When we venture into the remote wilderness, we expect to find peace and solitude. But as the popularity of certain destinations continues to increase, the reality is that visitors will most likely have to share their experiences with others whether they want to or not.
Number of Visitors
A simple calculation suggests that 850 to 1,660 climbers are the mountain on any given day during the peak season.
According to the Tanzania Tourist Board, the country sees 1.5M tourists per year. The main draws are safaris in Tanzania’s famous wildlife parks and climbing Africa’s highest peak, Mount Kilimanjaro.
Between 30,000 to 50,000 people climb Kilimanjaro annually, most of whom visit during the dry seasons. These dry seasons total 7 out of 12 months. If we divide the number of visitors by 7 months, we get an average of 4,285 to 7,124 people per month. Taken further, that’s 142 to 237 people starting a climb everyday. If each person spends 6-7 days on the mountain, that’s actually around 850 to 1,660 tourists on the mountain at any given time.
Now we have to factor in the mountain crews that support the tourists.
Depending on the route there are 3 to 4 staff per client. So if we multiply the number of tourists by let’s say 3.5 staff per client, we get about 3,000 to 5,800 total, clients and staff, on the mountain on any given day.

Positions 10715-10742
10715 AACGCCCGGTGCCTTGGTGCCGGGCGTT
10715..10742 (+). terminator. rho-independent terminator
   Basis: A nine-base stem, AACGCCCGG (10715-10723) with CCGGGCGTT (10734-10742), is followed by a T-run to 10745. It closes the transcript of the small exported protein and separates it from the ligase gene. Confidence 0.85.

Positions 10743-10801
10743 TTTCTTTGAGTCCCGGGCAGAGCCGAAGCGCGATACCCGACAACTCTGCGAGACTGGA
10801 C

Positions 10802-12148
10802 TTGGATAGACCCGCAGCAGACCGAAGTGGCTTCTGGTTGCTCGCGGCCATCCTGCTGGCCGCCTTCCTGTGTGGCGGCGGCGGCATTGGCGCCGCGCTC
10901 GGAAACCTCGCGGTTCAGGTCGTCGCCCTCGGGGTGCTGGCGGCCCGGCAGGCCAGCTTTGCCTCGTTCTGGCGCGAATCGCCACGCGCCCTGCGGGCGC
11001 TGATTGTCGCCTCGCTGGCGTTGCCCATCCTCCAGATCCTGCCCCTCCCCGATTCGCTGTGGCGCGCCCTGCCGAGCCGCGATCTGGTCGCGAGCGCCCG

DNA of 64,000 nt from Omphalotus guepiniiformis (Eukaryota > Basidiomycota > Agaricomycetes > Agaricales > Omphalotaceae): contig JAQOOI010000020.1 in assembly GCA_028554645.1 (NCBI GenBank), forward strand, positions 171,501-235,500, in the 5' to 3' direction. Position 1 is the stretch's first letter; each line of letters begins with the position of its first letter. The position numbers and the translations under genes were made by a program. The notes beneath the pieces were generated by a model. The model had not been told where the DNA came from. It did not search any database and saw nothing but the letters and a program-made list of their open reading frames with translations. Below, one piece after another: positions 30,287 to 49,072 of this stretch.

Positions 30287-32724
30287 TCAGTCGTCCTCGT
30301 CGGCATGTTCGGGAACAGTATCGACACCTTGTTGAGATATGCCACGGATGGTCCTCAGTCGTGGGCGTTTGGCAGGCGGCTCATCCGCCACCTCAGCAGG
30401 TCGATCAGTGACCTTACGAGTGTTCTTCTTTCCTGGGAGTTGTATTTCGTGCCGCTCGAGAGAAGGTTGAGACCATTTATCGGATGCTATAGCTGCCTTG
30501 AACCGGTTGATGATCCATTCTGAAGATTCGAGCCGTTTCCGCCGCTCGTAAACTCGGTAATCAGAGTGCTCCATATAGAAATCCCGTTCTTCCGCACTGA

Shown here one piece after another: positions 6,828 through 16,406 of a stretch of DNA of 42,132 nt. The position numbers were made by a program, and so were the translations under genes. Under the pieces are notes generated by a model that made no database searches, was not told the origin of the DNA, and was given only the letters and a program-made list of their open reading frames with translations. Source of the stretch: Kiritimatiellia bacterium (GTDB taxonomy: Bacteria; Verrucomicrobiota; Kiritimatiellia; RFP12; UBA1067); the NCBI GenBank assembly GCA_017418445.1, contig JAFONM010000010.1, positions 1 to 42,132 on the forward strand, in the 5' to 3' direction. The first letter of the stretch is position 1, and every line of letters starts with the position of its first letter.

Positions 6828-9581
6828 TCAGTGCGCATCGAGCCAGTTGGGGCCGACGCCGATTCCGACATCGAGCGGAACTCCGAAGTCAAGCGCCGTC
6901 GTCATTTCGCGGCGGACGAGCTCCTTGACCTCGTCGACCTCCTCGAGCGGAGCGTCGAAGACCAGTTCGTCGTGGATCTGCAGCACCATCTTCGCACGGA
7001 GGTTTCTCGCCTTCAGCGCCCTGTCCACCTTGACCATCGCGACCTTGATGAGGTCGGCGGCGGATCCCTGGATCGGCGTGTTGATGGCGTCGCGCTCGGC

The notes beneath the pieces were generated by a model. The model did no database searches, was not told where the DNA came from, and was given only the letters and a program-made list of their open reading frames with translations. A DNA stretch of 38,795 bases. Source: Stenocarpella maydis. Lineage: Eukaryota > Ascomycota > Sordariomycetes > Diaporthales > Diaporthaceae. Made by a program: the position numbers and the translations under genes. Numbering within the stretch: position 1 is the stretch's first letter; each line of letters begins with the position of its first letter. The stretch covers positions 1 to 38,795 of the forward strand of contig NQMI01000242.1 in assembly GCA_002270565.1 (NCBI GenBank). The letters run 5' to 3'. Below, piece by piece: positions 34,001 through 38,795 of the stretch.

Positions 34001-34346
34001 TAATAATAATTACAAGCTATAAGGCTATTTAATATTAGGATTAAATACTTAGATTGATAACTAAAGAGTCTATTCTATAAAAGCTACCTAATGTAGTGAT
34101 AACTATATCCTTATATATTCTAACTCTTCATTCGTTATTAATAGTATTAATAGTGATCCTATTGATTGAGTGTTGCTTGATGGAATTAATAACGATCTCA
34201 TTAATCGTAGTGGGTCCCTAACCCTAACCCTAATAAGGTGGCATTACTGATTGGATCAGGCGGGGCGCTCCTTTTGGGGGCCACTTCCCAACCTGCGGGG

Now whether or not that is crowded is a matter of opinion.
Keep in mind that these people are spread out among all the park’s various campsites and trails. To get an idea of how many people are at each campsite, we can look at the Marangu route for answers.
Marangu is unique in that it’s the only route with sleeping huts; all other routes require camping. However, there are huts on the Marangu trail that allow climbers to sleep in a shelter and on a mattress.
There are three such huts on the route – Mandara, Horombo, and School Hut. The number of beds in these huts is 60, 120, and 60, respectively. Horombo has double the beds because it is used on the ascent and descent, while the others are only used on the ascent.